Truth, they say, is a battle of perceptions. And, Cheteshwar Pujara is someone who has yet to come up trumps on that front. Why else is he warming the couch at home when his city, Rajkot, is celebrating the early success of Gujarat Lions?
“It’s something I can’t do much about. I thought one of the franchises would pick me. But, even Gujarat didn’t,” the 28-year-old tells Sportstar in an exclusive chat at his plush three-storey mansion in the city’s Ayodha Nagar locality.
Pujara then counters his helplessness with facts. “I had a decent run in the Syed Mushtaq Ali Trophy (the BCCI’s inter-state T20 tournament). We (Saurashtra) missed out on a place in the knockout round only because of a slightly poor run-rate. But I did well,” he says. That’s true. With 232 runs in six outings, Pujara was in some form. He even had three fifties to show for his efforts.
When I go through a rough patch in Test cricket, I go back to domestic cricket. Then, they say, ‘Well, he is the king of domestic cricket, so what’s the big deal (in scoring runs here)?’. However, the others have the option of going back and scoring in ODIs or T20 Internationals. And, when they do well there (their setbacks in Test cricket are forgotten).
Back to the perception battle, Pujara believes that his India mates get away with flop shows because they have other avenues to fall back on. “Look, I still average over 50 (54.12 to be precise) in List A cricket. But I have played just five ODIs and not a single T20 International. So, when I go through a rough patch in Test cricket, I go back to domestic cricket. Then, they say, ‘Well, he is the king of domestic cricket, so what’s the big deal (in scoring runs here)?’. However, the others have the option of going back and scoring in ODIs or T20 Internationals. And, when they do well there (their setbacks in Test cricket are forgotten).”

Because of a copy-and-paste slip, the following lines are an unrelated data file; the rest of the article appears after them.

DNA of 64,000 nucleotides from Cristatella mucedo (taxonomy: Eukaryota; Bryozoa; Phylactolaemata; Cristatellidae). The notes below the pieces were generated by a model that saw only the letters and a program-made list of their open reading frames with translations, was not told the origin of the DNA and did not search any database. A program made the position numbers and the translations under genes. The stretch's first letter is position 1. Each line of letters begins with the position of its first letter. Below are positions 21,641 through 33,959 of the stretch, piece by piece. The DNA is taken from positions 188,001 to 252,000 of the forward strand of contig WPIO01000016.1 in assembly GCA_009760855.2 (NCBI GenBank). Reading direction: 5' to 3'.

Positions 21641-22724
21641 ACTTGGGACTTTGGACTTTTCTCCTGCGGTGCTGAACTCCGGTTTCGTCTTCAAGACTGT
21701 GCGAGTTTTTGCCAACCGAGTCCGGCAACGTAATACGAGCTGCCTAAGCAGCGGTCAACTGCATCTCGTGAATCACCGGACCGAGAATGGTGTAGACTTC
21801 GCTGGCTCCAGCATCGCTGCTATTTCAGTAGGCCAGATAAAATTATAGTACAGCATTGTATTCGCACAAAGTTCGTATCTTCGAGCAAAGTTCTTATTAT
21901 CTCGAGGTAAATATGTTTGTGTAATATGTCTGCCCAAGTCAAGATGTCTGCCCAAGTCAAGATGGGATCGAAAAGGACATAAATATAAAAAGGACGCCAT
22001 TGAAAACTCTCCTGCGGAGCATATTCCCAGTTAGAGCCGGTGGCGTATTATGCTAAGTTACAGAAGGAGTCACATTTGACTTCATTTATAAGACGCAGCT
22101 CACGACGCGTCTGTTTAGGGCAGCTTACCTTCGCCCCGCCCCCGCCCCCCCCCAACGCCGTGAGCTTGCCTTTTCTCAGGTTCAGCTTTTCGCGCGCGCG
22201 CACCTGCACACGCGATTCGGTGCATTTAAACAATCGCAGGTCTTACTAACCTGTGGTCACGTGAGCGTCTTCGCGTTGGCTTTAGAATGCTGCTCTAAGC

Pujara reckons he has got a raw deal as far as limited-overs cricket is concerned. Has it got to do with his style, approach, lack of flamboyance and so on? He doesn’t think so. “You don’t need to be attractive while scoring runs. What matters is the score. I look at myself performing the role of a Joe Root or a Kane Williamson. They never start things off in a flashy manner. I have a similar role. I can play that role in ODI and Twenty20 cricket. I am not trying to compare myself with them, but the technique and style is similar. I want to improve. I can’t be like a Chris Gayle or a Virender Sehwag. All I am saying is judge me once I have played a fair number of games in these formats,” he pleads.
A spiritual person, Pujara is looking forward to the upcoming season in which Team India is set to play more than a dozen Test matches. “I want to improve. I want to win matches for the country. Everything will fall into place then. I’ll wait for my chance. I know it will come,” he says. The smile is as unmistakeable as it is innocent.
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